Ed Buck to Face Federal Drug Charge in Gemmel Moore’s Death, Official Says

LOS ANGELES — Ed Buck, a small-time Democratic donor and political activist, is expected to face a federal drug charge in the death of Gemmel Moore, 26, one of two men who died of overdoses in Mr. Buck’s West Hollywood home since 2017, according to a law enforcement official familiar with the case.

Mr. Buck, 65, will be charged with distribution of methamphetamine resulting in death, the official said. That charge carries a mandatory minimum sentence of 20 years in prison, and a maximum sentence of life, according to the official.

The United States attorney’s office for the Central District of California is reviewing the cases of two other men who suffered overdoses at Mr. Buck’s home: Timothy Dean, 55, who died in January, and “Joe Doe,” a 37-year-old who fled the apartment after an encounter with Mr. Buck this month, according to the law enforcement official.

A federal criminal complaint in Mr. Moore’s case has been filed and will be released Thursday afternoon, the official said.

Mr. Moore was found dead in Mr. Buck’s apartment in July 2017, according to court records. In a wrongful-death lawsuit filed in February, LaTisha Nixon, the mother of Mr. Moore, claimed Mr. Buck had injected him with crystal methamphetamine. Ms. Nixon said her son had never used the drug previously.

The federal charges came two days after Mr. Buck, 65, was charged by the Los Angeles district attorney’s office in connection with the overdose of the man who survived. Those charges — battery causing serious injury, administering methamphetamine and maintaining a drug house — carry a sentence of up to five years and eight months in prison.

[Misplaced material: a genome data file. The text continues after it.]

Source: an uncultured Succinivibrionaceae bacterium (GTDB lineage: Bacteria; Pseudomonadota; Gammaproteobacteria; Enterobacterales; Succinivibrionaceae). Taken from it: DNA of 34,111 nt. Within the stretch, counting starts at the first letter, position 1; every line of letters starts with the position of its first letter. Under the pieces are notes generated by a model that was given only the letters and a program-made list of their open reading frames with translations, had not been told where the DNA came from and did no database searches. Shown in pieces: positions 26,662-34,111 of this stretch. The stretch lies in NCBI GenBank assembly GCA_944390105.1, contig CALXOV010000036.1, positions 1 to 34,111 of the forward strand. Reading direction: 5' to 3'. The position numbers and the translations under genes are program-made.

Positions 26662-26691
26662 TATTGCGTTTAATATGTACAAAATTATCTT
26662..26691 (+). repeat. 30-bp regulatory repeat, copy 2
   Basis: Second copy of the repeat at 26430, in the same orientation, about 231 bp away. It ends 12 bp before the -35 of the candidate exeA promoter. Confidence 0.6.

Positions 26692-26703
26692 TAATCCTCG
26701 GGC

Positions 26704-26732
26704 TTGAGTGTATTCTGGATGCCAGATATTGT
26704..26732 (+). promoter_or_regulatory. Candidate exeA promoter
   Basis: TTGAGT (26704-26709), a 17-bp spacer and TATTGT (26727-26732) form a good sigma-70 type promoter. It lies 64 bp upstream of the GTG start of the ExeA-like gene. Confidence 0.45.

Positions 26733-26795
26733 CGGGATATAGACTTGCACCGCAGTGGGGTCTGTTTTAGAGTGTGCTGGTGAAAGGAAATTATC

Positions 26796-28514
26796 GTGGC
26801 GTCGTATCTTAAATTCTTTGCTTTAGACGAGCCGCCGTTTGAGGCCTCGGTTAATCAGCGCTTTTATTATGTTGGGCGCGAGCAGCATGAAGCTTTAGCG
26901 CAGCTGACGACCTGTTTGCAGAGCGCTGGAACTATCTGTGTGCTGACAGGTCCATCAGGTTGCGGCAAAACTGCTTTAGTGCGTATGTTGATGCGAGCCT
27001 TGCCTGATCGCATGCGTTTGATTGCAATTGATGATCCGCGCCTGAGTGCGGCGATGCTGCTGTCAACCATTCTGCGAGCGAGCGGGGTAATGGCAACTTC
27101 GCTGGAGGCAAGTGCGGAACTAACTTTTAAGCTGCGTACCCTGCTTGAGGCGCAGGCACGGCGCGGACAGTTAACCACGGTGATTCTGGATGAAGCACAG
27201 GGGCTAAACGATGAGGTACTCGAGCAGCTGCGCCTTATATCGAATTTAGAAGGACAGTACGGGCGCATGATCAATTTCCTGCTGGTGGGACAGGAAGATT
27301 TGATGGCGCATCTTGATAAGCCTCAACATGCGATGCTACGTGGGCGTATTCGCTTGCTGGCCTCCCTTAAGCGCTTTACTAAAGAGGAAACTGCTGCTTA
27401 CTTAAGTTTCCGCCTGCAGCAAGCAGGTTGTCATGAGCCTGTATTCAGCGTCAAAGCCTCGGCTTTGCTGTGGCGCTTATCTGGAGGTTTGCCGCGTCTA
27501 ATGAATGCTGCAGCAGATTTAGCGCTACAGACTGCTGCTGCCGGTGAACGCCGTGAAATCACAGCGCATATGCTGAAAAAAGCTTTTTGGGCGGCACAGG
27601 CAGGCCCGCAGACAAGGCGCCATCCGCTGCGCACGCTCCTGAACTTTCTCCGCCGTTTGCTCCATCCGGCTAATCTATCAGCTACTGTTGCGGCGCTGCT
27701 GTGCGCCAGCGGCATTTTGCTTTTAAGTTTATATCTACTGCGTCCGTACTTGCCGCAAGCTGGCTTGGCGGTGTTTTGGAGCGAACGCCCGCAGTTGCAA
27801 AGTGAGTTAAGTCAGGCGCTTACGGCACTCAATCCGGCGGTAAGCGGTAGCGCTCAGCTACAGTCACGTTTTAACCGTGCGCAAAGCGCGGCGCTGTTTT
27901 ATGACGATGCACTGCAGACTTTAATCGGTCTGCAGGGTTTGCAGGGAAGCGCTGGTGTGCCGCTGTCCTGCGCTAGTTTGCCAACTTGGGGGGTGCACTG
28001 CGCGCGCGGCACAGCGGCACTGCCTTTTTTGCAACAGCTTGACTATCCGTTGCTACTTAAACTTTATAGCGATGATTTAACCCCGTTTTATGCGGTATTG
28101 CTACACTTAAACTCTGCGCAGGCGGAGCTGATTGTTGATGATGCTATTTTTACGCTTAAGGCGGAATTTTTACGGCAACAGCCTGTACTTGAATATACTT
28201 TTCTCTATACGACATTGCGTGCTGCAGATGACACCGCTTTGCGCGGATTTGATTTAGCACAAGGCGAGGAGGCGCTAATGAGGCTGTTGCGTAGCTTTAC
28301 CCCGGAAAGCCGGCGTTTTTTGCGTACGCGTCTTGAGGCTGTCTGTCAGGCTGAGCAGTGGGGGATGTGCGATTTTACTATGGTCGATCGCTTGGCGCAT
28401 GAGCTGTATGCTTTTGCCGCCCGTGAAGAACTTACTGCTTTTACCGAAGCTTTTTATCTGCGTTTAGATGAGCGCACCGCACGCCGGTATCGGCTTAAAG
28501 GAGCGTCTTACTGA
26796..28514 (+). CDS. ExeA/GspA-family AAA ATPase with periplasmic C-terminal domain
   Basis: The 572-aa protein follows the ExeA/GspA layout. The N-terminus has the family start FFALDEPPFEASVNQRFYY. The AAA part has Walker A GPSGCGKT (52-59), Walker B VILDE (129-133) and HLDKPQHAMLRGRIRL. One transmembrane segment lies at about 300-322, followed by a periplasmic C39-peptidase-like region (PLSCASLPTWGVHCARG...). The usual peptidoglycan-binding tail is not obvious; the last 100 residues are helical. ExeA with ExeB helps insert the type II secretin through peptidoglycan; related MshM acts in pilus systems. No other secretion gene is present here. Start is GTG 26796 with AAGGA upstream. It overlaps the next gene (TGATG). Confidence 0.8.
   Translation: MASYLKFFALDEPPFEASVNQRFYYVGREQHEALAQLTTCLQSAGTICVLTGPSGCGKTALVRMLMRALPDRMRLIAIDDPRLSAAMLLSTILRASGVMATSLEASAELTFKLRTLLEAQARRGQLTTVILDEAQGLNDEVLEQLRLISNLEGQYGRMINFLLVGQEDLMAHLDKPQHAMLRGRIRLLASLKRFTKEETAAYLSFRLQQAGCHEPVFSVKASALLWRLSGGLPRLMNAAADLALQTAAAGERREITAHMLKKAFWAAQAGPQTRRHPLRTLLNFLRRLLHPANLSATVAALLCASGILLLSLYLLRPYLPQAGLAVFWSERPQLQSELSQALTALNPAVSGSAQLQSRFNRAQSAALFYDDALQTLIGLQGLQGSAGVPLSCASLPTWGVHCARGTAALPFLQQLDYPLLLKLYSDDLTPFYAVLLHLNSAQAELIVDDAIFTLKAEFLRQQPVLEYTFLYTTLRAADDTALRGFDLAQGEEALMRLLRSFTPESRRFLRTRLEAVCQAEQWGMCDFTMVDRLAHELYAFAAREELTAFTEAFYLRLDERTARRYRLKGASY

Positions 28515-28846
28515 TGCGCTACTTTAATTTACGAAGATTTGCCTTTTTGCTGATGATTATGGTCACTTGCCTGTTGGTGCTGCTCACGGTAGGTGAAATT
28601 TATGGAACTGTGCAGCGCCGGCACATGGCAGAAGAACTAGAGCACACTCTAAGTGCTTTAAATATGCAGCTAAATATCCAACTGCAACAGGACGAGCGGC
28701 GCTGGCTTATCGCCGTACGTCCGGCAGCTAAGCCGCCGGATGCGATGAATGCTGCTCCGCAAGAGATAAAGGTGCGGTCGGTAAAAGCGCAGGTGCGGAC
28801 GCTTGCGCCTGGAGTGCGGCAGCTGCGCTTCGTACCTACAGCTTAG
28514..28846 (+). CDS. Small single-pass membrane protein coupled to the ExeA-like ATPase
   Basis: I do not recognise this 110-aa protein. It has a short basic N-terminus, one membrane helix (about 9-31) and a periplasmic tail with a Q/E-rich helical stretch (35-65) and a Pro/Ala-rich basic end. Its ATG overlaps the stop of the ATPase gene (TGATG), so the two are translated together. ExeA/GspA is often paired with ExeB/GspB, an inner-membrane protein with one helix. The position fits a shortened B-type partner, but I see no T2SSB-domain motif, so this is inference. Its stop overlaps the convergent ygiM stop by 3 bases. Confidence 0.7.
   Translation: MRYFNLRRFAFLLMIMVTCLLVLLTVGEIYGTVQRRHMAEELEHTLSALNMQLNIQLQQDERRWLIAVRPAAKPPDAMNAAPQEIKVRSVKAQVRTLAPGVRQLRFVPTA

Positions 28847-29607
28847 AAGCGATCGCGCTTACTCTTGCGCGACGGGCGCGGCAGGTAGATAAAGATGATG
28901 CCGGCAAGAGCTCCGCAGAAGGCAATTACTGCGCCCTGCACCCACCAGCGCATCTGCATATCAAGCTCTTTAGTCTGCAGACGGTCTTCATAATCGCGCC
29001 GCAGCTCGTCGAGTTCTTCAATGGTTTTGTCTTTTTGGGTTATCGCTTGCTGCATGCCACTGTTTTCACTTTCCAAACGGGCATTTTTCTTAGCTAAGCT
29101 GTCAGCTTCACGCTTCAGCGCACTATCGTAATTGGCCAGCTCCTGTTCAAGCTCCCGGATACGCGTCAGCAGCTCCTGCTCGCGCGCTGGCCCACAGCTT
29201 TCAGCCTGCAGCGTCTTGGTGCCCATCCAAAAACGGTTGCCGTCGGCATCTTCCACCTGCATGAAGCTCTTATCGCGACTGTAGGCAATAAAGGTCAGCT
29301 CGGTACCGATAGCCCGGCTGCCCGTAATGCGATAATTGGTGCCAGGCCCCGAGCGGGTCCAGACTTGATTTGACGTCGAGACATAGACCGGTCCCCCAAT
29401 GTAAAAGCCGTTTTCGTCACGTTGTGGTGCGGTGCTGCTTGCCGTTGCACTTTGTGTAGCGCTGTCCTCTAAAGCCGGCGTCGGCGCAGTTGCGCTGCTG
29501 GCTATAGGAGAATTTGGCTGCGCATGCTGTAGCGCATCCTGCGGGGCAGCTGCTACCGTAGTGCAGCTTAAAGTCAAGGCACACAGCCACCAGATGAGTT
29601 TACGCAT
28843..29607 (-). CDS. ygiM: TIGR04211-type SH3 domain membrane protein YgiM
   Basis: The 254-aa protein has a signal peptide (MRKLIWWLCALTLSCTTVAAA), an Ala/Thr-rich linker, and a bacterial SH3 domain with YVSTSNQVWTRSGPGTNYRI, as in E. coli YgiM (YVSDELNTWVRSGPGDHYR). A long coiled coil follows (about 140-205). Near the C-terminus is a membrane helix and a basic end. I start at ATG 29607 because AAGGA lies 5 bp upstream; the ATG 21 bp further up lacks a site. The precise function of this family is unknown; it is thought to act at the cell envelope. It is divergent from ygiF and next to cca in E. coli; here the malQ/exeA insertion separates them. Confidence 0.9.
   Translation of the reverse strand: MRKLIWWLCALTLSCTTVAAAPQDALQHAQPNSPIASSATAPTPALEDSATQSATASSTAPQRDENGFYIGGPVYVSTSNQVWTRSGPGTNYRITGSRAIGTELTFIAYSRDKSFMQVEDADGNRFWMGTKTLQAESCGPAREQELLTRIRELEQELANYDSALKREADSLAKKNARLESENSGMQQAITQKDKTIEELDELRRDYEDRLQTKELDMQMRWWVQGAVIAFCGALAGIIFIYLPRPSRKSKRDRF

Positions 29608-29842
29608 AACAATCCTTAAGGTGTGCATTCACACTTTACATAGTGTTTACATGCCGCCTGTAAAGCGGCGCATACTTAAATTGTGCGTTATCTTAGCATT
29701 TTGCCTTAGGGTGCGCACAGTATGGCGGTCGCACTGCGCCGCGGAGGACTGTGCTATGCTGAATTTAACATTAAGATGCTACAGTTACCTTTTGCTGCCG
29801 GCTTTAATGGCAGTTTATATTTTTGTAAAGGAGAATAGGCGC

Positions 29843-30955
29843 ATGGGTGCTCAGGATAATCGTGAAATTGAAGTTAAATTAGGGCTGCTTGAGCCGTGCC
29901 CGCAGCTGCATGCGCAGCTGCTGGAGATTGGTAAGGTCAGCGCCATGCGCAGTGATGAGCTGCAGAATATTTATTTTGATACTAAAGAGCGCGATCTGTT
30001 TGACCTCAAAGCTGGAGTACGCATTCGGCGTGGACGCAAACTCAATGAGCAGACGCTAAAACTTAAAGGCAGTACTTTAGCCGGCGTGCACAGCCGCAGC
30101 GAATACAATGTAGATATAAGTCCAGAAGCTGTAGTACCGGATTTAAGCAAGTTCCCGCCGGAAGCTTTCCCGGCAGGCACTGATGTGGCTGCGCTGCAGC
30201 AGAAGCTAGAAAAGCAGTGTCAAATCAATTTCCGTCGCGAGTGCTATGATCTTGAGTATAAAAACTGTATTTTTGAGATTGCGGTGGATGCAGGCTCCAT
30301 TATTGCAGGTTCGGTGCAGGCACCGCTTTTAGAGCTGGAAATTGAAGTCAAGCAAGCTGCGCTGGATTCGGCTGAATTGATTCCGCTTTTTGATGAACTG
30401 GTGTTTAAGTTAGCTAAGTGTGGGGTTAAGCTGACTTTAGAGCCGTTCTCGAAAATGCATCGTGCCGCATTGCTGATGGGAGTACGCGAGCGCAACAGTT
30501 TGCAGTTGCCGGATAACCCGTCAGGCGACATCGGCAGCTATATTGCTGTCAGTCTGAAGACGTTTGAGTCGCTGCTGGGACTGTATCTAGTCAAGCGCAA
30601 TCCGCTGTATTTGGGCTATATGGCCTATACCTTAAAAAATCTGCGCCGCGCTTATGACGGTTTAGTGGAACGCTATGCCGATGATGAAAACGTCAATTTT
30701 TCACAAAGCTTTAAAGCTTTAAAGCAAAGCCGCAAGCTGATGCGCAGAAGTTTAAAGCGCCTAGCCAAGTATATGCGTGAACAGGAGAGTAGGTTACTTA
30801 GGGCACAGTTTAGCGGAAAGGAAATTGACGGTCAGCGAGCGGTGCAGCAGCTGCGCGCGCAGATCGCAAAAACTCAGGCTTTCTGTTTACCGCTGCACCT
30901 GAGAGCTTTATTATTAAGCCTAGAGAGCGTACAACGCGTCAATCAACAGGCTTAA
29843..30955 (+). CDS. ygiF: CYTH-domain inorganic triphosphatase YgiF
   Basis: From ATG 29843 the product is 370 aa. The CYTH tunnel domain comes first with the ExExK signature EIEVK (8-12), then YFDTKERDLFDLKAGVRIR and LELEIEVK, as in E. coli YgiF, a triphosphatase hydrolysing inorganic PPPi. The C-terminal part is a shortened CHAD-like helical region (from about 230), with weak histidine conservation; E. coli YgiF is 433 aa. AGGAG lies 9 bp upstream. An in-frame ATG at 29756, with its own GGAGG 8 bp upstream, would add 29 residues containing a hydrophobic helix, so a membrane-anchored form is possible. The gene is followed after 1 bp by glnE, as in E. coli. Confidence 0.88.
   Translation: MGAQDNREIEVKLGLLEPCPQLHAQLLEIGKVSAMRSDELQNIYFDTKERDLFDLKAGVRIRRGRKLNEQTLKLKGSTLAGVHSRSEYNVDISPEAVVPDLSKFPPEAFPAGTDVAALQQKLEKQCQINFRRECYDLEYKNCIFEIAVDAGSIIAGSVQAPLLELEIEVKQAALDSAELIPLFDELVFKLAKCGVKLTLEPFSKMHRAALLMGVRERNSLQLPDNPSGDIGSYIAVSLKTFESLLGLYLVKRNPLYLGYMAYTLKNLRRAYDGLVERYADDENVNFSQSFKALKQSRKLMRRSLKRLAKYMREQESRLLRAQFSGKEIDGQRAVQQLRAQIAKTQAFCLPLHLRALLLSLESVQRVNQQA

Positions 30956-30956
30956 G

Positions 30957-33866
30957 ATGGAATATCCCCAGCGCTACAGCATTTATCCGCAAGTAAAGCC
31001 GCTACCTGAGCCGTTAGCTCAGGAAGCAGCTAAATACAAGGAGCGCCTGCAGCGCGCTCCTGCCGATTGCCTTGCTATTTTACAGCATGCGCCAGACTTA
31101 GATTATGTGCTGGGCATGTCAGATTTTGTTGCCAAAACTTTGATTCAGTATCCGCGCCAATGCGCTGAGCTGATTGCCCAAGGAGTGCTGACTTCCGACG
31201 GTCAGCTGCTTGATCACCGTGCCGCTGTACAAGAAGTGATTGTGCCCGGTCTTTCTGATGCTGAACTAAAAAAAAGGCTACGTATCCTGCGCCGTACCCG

Speaking to reporters on Thursday at the Clara Shortridge Foltz Criminal Justice Center in Los Angeles, Seymour I. Amster, a lawyer for Mr. Buck, said that “we will fight this case vigorously.”

Mr. Amster also addressed accusations by the families of Mr. Moore and Mr. Dean, who were black, that Mr. Buck, who is white, had preyed upon black gay men. Protesters gathered outside Mr. Buck’s building this year to demand justice for the men.

“We do not feel that race played any part of this case, before it was filed or when it’s been filed,” Mr. Amster said.

Mr. Buck is a recognizable figure in West Hollywood, a former model who became a fixture in Los Angeles Democratic political circles and was known for focusing on animal rights. In 2007, he made an unsuccessful bid for West Hollywood City Council.

Mr. Buck first rose to prominence in Arizona in the 1980s. Then a Republican, he led the Mecham Recall Committee, an effort to remove the Republican governor, Evan Mecham, from office. Mr. Mecham was eventually impeached, accused of fraud and perjury. Mr. Buck later became a Democrat.

Mr. Buck was not a major Democratic donor, but he handed out tens of thousands of dollars to California Democrats. After scrutiny of Mr. Buck rose this year, politicians began distancing themselves from him, with some donating his contributions to nonprofit organizations.

On Thursday, Jasmyne Cannick, a political activist and spokeswoman for the families of the men who died, said the federal charges were “a victory for our community.”

“It just goes to show that persistence and perseverance pay off,” she said.

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